I will be spending a week on a small boat with my dysfunctional family. How can I prepare myself so that this is a tolerable, or even pleasant, experience? My parents, my brother and his family, and I will be spending a week together on a small boat in France. Spending this much time with my parents has always filled me with dread and avoidance as it usually leads to conflict. (This is complicated by the fact that my mother’s relationship with my sister-in-law, who I love and get on well with, is also very difficult.)
In the past, spending any length of time with my family has been a huge challenge for me. My parents, in particular, are very judgmental and have specific ideas about what my life should be, and are very critical of me because the way I’ve chosen to live my life is different from their ideals. In addition, my mother has unfortunate ways of dealing with her emotions, involving attacking other people if she feels hurt or neglected.
Can you help me get through this week? I’m dreading it.
When I graduated from college and moved to Boston, before I left, my dad took me out in the garage and showed me how to change a tire. I’m not really a fix-it type of gal, and at that age I generally assumed I could find a boy somewhere to do stuff like that for me, but I paid close attention anyway. Shortly after I moved, my car was doing something wonky on my way to work one day. It was making a weird sound, and shaking, and pulling in one direction. Luckily, I recognized the signs of a flat tire. Thanks, Dad! So I changed it. All by myself. I even waved off some helpful people who offered assistance. So proud of myself, I got back in the car and drove off toward work, only to find that the car was still acting funny. I pulled over at a service station, and it turned out that I had basically no brakes left on my Hyundai and one more healthy stomp on the brake pedal would have killed me and like 70 other people.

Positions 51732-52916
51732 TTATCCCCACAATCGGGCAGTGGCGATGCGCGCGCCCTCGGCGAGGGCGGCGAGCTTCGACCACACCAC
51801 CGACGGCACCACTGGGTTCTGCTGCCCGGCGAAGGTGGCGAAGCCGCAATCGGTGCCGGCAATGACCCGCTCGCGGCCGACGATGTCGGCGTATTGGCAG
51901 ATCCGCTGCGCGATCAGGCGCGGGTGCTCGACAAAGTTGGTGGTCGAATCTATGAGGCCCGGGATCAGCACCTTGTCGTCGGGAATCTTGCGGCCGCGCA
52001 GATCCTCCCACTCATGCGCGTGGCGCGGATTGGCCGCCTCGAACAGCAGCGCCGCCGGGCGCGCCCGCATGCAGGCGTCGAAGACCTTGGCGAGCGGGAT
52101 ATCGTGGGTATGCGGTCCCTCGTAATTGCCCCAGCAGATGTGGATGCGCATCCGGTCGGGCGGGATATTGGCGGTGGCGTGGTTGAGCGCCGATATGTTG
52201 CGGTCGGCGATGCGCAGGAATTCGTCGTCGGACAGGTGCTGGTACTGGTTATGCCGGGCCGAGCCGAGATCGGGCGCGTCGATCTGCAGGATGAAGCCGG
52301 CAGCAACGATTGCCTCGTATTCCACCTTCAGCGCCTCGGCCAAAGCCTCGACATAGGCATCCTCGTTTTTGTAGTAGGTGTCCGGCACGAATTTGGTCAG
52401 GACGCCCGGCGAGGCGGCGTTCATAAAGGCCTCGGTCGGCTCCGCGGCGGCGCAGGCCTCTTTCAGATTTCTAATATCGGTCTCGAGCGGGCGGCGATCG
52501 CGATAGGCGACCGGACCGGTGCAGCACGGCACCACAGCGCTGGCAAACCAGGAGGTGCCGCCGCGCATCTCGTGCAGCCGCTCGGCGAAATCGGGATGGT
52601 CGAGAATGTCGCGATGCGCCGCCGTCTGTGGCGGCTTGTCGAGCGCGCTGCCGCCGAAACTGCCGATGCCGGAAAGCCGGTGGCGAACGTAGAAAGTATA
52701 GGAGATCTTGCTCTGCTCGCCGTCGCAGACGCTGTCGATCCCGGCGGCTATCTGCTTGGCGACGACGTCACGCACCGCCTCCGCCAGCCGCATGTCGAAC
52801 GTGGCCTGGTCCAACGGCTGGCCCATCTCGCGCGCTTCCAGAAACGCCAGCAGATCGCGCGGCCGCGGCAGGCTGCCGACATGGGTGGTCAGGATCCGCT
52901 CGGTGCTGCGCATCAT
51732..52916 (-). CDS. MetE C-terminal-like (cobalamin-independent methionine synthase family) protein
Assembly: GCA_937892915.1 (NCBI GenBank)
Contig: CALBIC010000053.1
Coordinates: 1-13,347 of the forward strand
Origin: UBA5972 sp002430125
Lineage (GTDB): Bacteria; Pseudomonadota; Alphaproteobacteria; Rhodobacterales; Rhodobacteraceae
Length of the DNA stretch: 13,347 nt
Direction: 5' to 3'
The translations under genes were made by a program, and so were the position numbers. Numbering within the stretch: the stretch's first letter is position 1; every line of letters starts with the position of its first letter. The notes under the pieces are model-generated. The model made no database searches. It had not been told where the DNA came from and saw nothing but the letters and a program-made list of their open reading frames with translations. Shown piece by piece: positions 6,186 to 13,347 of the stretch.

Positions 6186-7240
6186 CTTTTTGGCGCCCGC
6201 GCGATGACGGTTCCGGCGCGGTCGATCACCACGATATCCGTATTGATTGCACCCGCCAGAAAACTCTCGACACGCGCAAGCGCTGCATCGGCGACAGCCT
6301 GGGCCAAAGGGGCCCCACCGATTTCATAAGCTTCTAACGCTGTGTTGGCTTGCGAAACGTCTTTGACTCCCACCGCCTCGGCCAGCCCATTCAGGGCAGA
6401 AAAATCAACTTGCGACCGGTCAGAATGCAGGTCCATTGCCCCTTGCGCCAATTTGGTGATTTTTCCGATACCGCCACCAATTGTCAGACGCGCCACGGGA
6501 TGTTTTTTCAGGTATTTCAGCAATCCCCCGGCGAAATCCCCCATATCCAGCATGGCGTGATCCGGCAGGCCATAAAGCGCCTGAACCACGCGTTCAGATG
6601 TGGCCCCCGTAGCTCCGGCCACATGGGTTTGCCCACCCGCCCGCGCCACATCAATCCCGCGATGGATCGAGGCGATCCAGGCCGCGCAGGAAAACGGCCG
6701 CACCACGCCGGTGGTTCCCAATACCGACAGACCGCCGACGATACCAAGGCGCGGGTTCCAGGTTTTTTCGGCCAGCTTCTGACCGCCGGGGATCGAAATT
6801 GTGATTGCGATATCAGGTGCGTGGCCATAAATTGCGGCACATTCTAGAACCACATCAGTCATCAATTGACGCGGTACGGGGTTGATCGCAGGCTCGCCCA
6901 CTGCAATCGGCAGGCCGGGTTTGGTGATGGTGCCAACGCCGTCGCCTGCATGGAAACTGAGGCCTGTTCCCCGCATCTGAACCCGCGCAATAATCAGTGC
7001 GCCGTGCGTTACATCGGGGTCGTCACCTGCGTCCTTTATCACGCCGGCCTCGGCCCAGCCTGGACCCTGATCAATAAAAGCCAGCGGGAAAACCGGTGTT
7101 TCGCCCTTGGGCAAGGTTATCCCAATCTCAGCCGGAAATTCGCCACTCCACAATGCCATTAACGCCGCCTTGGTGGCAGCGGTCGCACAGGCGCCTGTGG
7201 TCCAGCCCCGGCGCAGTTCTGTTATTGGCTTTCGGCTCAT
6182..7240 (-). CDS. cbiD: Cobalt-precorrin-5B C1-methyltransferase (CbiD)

Do you hear what I’m saying? You’re trying to solve the wrong problem.
Do not get on a boat with your family. Spend Thanksgiving with them, go visit for important anniversaries, send flowers on Mother’s Day, rent a house on the Jersey Shore with your brother and his wife during the summer. But don’t travel to a different country and put yourself in a confined space with a bunch of people who like to fight and get great enjoyment out of criticizing you. You’re a grown up. Say no. Don’t go.
And if for some reason you must go (someone is holding a gun to your head?), the only thing that’s going to get you through this is wine. Lots of it.